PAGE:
To cope with the serious challenge in the post-antibiotic era, scientists try to re-sensitise the resisted antibiotic against pathogens by using combination therapy between antibiotic and antibiotic- resistance breaker (ARB) to overcome antibiotics-resistance, which will open a window to treat these clinical infections caused by multidrug-resistant pathogens.

A research team led by Professor Hongzhe SUN, Chair Professor from the Department of Chemistry, Faculty of Science, in collaboration with Dr Pak-Leung HO, Director of the HKU Carol Yu Centre for Infection from the Department of Microbiology, Li Ka Shing Faculty of Medicine, The University of Hong Kong (HKU), discovered that an ancient antimicrobials drug, i.e., silver nitrate (AgNO3), can re-sensitise colistin against these multidrug resistant superbugs. Silver nitrate has a long antimicrobial history (more than 2,000 years) and is used to be applied in these external bacterial infections, such as skin infection.

The ground-breaking findings on antimicrobial resistance (AMR) are now published in a leading multidisciplinary science journal Proceedings of the National Academy of Sciences of the United States of America (PNAS).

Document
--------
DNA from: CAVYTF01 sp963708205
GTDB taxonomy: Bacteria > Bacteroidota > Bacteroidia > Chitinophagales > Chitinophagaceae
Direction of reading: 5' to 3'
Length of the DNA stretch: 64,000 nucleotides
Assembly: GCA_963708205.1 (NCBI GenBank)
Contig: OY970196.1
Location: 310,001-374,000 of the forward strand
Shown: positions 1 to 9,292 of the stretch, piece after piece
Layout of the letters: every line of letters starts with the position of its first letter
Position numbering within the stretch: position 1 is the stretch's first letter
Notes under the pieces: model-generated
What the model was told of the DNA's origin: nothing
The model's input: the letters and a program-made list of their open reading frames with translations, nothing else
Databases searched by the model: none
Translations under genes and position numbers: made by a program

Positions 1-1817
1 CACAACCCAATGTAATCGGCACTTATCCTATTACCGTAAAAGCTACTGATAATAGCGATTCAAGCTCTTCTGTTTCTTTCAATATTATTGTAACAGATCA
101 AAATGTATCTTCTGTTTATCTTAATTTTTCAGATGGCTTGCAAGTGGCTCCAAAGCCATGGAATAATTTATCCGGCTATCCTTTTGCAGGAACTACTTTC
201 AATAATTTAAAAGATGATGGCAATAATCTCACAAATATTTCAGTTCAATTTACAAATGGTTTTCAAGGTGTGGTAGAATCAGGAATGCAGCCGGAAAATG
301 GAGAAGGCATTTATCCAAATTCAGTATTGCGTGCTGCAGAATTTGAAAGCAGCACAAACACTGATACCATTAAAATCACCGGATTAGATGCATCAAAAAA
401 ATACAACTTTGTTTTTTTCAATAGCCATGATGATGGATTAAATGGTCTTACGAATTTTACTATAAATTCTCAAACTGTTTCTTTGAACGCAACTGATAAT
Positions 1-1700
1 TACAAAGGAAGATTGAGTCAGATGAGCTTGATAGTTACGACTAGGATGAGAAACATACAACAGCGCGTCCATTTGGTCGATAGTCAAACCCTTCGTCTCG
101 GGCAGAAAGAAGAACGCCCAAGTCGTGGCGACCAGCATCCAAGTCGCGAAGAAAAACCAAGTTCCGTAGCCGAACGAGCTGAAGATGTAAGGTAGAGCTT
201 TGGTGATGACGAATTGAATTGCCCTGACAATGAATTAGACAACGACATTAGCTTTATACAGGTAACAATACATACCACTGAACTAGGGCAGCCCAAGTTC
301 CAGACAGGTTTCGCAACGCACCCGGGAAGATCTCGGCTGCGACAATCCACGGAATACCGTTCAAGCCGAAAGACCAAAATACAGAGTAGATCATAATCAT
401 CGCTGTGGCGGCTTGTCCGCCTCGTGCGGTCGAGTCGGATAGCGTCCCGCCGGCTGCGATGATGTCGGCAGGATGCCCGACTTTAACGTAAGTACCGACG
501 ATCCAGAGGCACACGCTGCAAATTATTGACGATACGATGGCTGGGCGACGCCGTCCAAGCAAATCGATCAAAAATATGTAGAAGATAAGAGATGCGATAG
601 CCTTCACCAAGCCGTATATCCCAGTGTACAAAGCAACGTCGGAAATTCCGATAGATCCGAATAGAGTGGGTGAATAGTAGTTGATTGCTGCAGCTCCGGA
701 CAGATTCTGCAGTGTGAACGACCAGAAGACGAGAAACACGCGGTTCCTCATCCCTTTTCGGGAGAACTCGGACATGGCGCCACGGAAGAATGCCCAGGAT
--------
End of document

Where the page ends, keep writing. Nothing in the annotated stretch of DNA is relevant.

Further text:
The study is an extension of their past studies on antibiotics-resistance (Note 1). The research team previously discovered an anti-rheumatic agent, auranofin, as a dual-inhibitor to re-sensitise colistin and β-lactam antibiotics, of which the findings were published in Nature Communications in 2020.

“Considering the well-recorded safety history of silver nitrate as ancient antimicrobial drugs applied in external infection, silver nitrate can work with auranofin to reinforce each another in treating the infections caused by mcr-positive multidrug resistant superbugs, which provides a new hope to overcome antibiotics-resistance crisis in the post-antibiotic era,” said Professor Sun.

Background

Antimicrobial resistance (AMR) occurs when bacteria mutate or adjust in response to the misuse or overuse of antimicrobial. As a result, antimicrobial cannot kill bacteria or inhibit its growth any more.

AMR has become one of the biggest public health challenges in this era. According to a report from World Health Organization (WHO), by 2021, the number of people worldwide suffering from antibiotics-resistance will be 9% more than the previous year. Indeed, it also predicted that the total number of people infected by multidrug resistant superbugs will up to tens of millions by 2050, which may even exceed the number of people suffering from cancer.

Under the special situations of the current pandemic, antimicrobial resistance caused by improper use of antibiotics has a worsening trend. The Hong Kong’s Department of Health has pointed out that a study found that up to 71% of COVID-19 patients had received antibiotic treatment, and only 4% of them had bacterial infection (Note 2).